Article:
The National Audit Office (NAO) says that the UK taxpayer could lose around £2 billion in total once the assets of bailed-out bank, Northern Rock are completely wound down.
The public spending watchdog said that taxpayers lost around £480 million when the Chancellor, George Osborne agreed to sell Northern Rock to Virgin Money last year.
However, the NAO did not criticise the sale, saying that it helped to minimise losses to the taxpayer. At the time commentators said the government should wait until market conditions improved to get a better deal and return for the taxpayer. However, a delay could also have potentially increased losses.
NAO's chief auditor, Amyas Morse, said: "A sale of Northern Rock PLC at the earliest opportunity was the best option to minimise losses on the £1.4bn of public money invested in the bank."
Northern Rock was nationalized in 2008 at the start of the financial crisis after a run on the bank, the first on a UK bank for 150 years, that at one point led to investors taking out five per cent of its assets in just one day.
The report criticises the role of the then Chancellor, Alistair Darling for failling to look at the consequences to the taxpayer.
Following the rescue, the bank was split into a retail arm that dealt with mortgages and savings and a so-called “bad bank” of sub-prime assets, titled Northern Rock Asset Management (NRAM).
In its report the NAO said that it may be years before all of the assets in NRAM are disposed of but that it believes the taxpayer is likely to emerge with a loss of around £2 billion.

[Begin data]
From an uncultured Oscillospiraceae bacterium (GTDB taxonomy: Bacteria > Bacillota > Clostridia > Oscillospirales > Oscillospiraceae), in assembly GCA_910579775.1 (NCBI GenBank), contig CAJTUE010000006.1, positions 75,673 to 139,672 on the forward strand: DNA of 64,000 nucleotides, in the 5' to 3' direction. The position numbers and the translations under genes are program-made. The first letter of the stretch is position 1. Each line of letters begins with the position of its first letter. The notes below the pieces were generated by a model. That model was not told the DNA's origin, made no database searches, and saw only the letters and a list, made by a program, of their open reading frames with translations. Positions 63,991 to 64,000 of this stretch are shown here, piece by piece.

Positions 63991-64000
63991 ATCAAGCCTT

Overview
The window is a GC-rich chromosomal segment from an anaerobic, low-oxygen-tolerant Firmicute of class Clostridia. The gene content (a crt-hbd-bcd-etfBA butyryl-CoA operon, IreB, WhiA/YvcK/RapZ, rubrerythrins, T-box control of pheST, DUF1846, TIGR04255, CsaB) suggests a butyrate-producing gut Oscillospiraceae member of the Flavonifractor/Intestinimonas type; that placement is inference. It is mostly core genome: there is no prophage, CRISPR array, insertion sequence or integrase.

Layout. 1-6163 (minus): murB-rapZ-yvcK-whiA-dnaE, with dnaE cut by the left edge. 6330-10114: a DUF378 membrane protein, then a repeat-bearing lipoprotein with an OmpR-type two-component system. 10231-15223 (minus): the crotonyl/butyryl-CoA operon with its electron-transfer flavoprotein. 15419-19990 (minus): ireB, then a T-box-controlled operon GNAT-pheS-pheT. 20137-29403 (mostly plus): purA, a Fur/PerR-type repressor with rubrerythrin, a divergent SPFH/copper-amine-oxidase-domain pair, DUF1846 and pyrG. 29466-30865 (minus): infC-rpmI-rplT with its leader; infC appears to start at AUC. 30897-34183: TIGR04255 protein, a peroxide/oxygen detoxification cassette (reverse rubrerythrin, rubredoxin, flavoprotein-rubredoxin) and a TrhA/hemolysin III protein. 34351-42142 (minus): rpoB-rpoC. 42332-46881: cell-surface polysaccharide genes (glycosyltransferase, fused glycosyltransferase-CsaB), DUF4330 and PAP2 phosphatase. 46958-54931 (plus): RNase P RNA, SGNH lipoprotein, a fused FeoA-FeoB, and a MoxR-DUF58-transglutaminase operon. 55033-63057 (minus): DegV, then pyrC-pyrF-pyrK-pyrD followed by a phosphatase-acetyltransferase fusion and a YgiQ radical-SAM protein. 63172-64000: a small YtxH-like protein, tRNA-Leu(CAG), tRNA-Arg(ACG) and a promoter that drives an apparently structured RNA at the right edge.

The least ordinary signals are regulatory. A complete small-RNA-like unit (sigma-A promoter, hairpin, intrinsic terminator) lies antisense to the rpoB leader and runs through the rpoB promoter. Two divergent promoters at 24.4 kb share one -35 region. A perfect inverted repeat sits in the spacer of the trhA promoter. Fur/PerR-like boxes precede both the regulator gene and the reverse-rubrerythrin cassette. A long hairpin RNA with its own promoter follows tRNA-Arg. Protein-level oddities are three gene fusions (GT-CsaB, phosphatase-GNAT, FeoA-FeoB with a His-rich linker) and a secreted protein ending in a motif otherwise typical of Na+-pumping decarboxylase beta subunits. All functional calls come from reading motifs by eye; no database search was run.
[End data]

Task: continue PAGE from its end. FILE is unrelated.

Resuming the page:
The report goes on to say that it believes that loss is probably a price worth paying for preventing a banking collapse and shielding the taxpayer and wider public from even bigger losses.
The NAO report said: “It prevented a banking collapse that could have been contagious and could have led to the demise of other banks.
"This net present cost should, however, be seen as part of the overall cost of securing the benefits of financial stability during the financial crisis."
But the NAO did criticize the Treasury in its report saying that it took risks after the financial crisis over Northern Rock. The report said that the creation of Northern Rock PLC in 2009 carried risks that the Treasury did not properly assess.
Mr Morse said that the Treasury did not look at the possible consequences to the taxpayer before deciding to split up the bank. It was split on the basis of a business plan submitted by Northern Rock’s own management which was ”optimistic.”
Concluding the report, Mr Morse said Northern Rock’s “bad bank” assets will remain "in public ownership for many years to come and there could be a net cost for the taxpayer of some £2bn by the time these assets are finally wound down."
Margaret Hodge, chairwoman of the Committee of Public Accounts, said: "Given the scale of the crisis we are fortunate that the net present cost to the taxpayer is potentially not more than £2bn. But this is perhaps more by luck than good judgement."
Matthew Sinclair, director of the TaxPayers' Alliance pressure group, which campaigns for lower taxes, said: "Investors were hardly queuing up to put their own money into Northern Rock, but politicians kept telling us they knew better and we would make a profit bailing them out.
"Instead, taxpayers are left stumping up for huge losses while those responsible for ordering this bailout remain in denial."
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